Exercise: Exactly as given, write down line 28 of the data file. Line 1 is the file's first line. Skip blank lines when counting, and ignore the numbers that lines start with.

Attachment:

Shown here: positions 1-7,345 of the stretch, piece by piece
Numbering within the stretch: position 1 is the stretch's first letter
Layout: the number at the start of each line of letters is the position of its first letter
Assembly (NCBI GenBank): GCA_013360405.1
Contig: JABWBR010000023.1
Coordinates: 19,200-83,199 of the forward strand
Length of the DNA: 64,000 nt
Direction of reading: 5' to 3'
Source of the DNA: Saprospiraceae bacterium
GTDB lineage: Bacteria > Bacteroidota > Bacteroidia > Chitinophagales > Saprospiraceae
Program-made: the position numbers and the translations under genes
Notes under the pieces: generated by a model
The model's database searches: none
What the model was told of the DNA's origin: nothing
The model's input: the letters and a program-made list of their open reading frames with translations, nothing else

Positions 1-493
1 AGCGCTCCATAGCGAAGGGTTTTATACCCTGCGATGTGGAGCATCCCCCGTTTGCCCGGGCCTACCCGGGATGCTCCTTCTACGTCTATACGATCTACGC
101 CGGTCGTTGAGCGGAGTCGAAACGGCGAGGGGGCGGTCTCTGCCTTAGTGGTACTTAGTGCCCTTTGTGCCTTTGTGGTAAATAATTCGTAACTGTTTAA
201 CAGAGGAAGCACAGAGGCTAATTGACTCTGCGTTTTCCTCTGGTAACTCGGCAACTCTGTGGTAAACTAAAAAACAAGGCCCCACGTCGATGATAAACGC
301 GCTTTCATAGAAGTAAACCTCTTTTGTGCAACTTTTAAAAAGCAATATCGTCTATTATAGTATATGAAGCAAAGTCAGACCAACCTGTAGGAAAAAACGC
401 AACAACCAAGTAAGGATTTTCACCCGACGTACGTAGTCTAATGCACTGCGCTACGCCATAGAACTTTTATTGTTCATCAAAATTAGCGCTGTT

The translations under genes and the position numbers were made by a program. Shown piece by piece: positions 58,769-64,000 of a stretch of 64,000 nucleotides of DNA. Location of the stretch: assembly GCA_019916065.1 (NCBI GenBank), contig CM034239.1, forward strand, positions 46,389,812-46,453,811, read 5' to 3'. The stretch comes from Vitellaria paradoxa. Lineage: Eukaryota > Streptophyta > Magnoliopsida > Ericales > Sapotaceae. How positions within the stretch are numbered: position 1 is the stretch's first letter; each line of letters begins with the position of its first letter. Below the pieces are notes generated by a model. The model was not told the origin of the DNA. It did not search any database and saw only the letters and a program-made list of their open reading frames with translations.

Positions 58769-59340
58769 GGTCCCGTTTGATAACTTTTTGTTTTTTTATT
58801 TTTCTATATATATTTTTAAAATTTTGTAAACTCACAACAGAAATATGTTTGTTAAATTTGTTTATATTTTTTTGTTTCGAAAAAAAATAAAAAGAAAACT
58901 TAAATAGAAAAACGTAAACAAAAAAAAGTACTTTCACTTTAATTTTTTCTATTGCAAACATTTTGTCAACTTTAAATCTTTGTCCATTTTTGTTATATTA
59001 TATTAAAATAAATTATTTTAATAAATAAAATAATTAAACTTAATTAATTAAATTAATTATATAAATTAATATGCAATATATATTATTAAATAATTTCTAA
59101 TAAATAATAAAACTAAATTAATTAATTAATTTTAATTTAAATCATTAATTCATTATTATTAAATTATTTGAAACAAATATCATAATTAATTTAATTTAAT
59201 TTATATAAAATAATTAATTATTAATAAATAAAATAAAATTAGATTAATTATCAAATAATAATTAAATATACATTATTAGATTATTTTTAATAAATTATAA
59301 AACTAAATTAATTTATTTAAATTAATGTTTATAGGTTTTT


59101 TAAATAATAAAACTAAATTAATTAATTAATTTTAATTTAAATCATTAATTCATTATTATTAAATTATTTGAAACAAATATCATAATTAATTTAATTTAAT